All of this leads Jones to feel like “a piece of shit,” as she calls herself. Like many anti-heroes, she beats herself up, whether she’s doing good or giving in to her own personal sins. While she knows she is not responsible for the death of the woman she killed under Kilgrave’s commands, she feels guilt over it. She hides it from the woman’s now-widowed husband (Luke Cage), even after she starts sleeping with him. She’s afraid of what people will think of her. She arguably feels much worse about the fact that Kilgrave is using people to get to her and doesn’t care about the body count he racks up along the way.
All of this contributes to her alienation from everyone. She can hide her superpowers to act like someone “normal,” but after her experiences with Kilgrave, she distances herself from people so they don’t get hurt from him.
The Corrupted Police
The show also plays with the noir trope of the corrupted police. Officer Simpson shows up at the house of Jessica’s best friend Trish and tries to kill her. He’s under Kilgrave’s spell. To stop Simpson from accomplishing his mission, Jones has to give Trish a sedative to trick Simpson into thinking he killed her.
Although Simpson later becomes a force for good as he tries to help Trish and Jones, he always wants to murder Kilgrave instead of capture him. This puts him at odds with Trish and Jones much of the time, since Jones wants him alive.
Later, Simpson starts taking military combat drugs and becomes an unbearable mess who gets into a fistfight with Jessica and Trish. Though this is a plot twist many didn’t enjoy, at least it continued to play with the idea of the corrupted cop in new ways.
A Dark Tone
Noir isn’t afraid to be pessimistic, and the tone of Jessica Jones is definitely dark — all the way to the very last scene. I’ve heard complaints about the show being too dark; the last shot shows Jones ignoring phone calls from people who need her and sounding as tired and bitter as when the season started. But that’s exactly what makes this show less superhero (where a happy, heroic ending would be assumed) and more noir. It’s exactly what I like about it.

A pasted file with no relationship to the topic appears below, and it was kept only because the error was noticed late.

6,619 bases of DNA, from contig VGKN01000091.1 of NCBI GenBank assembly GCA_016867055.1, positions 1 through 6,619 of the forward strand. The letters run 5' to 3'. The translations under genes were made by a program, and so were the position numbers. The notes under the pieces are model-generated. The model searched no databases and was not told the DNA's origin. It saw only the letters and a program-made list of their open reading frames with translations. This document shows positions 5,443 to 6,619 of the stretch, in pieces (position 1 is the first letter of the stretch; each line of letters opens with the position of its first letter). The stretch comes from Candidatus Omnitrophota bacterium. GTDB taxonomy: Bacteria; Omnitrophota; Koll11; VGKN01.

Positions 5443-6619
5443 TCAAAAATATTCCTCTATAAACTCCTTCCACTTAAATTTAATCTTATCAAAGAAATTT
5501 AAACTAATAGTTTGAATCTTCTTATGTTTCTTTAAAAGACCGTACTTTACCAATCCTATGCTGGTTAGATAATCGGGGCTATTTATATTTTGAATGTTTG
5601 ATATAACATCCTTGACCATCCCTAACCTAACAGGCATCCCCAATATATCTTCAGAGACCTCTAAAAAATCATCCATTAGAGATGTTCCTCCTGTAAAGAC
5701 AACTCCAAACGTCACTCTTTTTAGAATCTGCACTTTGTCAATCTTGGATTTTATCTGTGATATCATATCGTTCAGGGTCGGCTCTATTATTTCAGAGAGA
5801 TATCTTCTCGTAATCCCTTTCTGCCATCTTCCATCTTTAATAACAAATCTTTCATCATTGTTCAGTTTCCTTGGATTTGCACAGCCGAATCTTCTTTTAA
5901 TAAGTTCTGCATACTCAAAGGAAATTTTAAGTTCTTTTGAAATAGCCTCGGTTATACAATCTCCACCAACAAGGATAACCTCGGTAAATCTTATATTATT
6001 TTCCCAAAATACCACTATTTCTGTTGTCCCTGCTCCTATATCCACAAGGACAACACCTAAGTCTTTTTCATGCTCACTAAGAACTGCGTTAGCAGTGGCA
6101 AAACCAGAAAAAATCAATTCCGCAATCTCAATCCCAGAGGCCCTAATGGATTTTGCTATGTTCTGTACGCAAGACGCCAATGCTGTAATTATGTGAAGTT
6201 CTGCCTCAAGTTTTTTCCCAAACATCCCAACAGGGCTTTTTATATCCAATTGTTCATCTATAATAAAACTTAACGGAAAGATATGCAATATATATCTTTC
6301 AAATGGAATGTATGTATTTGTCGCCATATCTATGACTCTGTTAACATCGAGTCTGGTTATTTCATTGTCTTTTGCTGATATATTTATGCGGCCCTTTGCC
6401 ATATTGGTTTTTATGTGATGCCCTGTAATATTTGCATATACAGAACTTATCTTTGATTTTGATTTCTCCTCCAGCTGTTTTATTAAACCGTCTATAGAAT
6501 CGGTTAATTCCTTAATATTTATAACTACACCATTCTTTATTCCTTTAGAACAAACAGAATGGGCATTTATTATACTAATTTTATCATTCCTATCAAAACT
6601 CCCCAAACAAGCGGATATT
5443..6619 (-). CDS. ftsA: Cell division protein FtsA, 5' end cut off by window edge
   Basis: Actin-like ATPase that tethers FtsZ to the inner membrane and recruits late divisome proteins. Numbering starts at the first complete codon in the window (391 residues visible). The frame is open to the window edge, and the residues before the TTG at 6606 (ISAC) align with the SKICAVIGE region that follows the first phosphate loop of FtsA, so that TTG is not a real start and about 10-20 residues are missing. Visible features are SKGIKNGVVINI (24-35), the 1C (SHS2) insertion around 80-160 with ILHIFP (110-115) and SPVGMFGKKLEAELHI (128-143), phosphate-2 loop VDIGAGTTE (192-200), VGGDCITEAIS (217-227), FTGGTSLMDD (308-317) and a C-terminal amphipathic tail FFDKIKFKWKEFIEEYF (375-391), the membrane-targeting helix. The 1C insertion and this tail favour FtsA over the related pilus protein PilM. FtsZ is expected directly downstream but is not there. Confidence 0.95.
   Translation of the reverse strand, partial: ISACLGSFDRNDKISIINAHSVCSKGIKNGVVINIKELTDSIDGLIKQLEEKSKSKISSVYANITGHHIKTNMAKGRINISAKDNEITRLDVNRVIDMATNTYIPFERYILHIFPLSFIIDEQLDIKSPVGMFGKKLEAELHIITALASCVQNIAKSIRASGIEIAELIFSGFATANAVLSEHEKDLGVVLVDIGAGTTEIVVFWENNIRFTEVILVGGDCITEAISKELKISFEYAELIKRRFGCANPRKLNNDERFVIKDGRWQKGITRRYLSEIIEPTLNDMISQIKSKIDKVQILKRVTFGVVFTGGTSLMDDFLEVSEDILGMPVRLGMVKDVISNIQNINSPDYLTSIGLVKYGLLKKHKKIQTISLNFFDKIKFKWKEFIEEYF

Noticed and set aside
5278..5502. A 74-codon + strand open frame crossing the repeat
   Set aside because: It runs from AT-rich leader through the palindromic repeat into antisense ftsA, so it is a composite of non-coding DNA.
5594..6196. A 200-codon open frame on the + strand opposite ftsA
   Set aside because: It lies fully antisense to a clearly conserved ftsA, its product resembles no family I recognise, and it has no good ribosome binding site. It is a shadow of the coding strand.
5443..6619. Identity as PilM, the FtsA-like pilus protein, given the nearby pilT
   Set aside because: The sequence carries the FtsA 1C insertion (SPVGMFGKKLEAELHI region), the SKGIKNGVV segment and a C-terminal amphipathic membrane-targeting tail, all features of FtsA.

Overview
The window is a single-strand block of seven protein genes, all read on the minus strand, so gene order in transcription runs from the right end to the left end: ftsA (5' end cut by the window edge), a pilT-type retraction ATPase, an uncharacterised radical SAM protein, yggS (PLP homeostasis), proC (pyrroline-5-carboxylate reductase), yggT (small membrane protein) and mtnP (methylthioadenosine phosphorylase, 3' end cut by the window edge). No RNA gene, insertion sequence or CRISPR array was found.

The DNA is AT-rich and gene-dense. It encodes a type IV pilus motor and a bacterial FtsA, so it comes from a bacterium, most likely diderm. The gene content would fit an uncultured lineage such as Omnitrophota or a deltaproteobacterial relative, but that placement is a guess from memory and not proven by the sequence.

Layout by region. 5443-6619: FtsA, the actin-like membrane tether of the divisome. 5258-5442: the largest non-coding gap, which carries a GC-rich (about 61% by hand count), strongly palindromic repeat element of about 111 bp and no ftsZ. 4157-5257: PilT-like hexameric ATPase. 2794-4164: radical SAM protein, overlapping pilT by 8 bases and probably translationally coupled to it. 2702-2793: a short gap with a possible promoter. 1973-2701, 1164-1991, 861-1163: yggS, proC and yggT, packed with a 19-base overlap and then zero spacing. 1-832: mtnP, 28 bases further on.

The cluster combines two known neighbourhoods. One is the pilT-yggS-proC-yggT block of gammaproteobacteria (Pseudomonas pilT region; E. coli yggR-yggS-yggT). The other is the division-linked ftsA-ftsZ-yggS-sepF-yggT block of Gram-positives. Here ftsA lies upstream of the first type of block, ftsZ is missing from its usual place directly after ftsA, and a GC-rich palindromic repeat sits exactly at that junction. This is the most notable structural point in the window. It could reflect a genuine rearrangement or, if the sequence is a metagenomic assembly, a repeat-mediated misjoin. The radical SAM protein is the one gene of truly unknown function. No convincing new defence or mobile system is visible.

The show isn’t afraid to mock the superhero tropes a little bit, too — just like Jones would. When Trish tries to help her pick a superhero costume, Jones laughs off her suggestions and calls one of Trish’s name ideas, Jewel, a stripper name. There’s also a funny scene in which Jones, clad in a sandwich costume to advertise for a restaurant, stops a car from hitting a pedestrian. It’s her superhero moment, but instead of a skintight costume and cape, she’s dressed as a hoagie.
This isn’t a show about gaining glory for your heroism. Jones cares about people, a lot, but she’s never soft with them and she never asks for attention. While there are clear references to the Avengers, Jones wants nothing to do with that. At the end of the season, she pushes people away just as she always did, and the mood of the story never quite brightens. For Jones, there will always be more shit to deal with.
There are several other key characters in the show who don’t quite fit the noir tropes as well as the rest. Maybe you could argue that Trish — one of the toughest yet most vulnerable characters, and the only one Jones loves — is something like a reporter looking for a story.
Meanwhile, Luke Cage plays the boy-next-door love interest… though as a fellow super-powered individual who has also lost his wife and been victim to Kilgrave, he’s much more than just that. He’s getting his own show next year, which I’m excited about.
Jones’ junkie neighbor who turns out to be a spy is also a Kilgrave victim, and he proves to be one of her most loyal sidekicks after she is able to redeem him.
I could write individual posts just about those characters. That’s how good Jessica Jones is. There are so many angles from which to analyze and enjoy this show. It’s far from perfect — a few episodes in the middle to end area slow way down in pacing and become a little too melodramatic, in my opinion. But by focusing on Jones’ emotional turmoil, flaws, and personal relationship with the villain, the show is very engaging throughout.
Overall, it reminds me of noir with a feminist, modern-day, superhero twist.